In analyzing this issue, we examine the following five factors:  (1) the burden on the defendant, (2) the forum state's interest in adjudicating the dispute, (3) the plaintiff's interest in obtaining convenient and effective relief, (4) the interstate judicial system's interest in obtaining the most efficient resolution of controversies, and (5) the shared interest of the several states in furthering fundamental substantive social policies.  Id. at 228.

Kytel argues that being haled into a Texas court would offend traditional notions of fair play and substantial justice because all of its employees, representatives, and witnesses live and work in New York, Rent-A-Center has offices in New York, and New York has a greater interest and would provide more convenient and effective relief in resolving this lawsuit.   We disagree.   At the heart of this case is the alleged unauthorized switching of long distance service of Texas telephone lines.   Although in may be inconvenient for Kytel to litigate this matter in Texas, all other factors weigh in favor of a Texas court's exercise of jurisdiction.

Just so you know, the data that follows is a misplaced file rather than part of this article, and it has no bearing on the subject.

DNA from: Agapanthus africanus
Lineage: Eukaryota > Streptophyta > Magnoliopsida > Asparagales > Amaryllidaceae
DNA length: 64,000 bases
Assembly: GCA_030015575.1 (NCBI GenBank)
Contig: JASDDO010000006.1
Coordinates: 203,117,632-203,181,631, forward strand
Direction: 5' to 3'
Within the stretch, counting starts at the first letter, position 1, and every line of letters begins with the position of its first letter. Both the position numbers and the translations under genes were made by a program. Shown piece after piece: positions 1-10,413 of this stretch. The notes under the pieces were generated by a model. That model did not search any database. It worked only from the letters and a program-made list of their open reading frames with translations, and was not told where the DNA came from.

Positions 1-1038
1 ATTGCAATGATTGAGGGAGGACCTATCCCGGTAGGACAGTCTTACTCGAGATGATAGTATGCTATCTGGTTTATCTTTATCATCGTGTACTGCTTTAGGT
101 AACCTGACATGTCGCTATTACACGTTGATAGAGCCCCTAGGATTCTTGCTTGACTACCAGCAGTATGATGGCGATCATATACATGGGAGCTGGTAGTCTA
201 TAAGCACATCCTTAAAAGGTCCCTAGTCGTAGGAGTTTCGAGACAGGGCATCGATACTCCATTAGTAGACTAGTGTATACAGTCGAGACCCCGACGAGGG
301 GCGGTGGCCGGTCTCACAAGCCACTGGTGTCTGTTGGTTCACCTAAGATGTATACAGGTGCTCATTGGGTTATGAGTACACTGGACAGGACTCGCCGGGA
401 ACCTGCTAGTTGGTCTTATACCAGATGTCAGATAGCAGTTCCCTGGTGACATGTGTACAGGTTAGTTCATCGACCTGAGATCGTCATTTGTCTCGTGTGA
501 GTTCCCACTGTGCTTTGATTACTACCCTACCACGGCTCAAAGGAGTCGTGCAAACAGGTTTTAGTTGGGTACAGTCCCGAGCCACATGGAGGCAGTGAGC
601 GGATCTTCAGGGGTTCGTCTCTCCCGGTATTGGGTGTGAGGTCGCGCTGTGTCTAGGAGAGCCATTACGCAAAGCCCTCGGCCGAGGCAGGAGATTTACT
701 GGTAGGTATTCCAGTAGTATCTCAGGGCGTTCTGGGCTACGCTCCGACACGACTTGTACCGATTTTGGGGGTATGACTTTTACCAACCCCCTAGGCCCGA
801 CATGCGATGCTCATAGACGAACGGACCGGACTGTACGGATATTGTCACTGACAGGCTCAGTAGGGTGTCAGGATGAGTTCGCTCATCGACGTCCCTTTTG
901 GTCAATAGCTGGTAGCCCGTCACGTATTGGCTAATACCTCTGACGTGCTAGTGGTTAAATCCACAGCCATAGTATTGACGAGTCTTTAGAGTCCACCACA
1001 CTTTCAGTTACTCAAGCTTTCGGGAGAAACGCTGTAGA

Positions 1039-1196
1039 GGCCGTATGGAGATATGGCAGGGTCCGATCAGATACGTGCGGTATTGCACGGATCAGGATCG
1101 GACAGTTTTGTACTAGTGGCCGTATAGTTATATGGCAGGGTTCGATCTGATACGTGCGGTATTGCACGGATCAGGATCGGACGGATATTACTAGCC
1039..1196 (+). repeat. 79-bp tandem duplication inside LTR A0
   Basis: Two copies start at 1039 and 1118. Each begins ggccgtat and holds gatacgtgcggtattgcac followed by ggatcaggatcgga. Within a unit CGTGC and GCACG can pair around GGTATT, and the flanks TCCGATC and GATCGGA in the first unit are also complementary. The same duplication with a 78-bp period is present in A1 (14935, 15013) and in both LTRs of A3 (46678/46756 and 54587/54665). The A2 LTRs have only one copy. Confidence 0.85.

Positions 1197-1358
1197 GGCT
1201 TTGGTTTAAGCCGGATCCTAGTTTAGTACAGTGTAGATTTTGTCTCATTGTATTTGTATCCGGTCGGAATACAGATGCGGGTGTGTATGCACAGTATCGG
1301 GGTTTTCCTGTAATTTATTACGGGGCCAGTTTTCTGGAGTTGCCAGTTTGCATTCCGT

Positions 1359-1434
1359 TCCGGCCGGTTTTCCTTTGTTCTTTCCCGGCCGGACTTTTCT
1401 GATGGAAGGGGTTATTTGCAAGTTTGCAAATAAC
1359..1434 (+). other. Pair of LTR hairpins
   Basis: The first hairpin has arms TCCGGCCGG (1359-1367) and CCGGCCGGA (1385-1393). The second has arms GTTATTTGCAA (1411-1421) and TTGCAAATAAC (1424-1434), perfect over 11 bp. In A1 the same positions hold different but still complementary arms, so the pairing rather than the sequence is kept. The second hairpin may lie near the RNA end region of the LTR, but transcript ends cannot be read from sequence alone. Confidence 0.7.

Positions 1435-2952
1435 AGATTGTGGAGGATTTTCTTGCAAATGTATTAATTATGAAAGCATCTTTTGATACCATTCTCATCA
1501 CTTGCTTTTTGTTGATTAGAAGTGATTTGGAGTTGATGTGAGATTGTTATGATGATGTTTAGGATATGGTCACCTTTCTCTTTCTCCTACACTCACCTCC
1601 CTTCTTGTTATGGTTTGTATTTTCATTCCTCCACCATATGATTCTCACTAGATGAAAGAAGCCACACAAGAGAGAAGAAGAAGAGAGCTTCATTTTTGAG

We conclude Kytel has failed to demonstrate the trial court reversibly erred in denying its special appearance because its special appearance was not sworn or verified and there was ample evidence from which the trial court could conclude Kytel had sufficient contacts with Texas to justify the exercise of personal jurisdiction and that the exercise of such jurisdiction would be consistent with traditional notions of fair play and substantial justice.

We affirm the trial court's order denying Kytel's special appearance.

Opinion by Justice MORRIS.

Copied to clipboard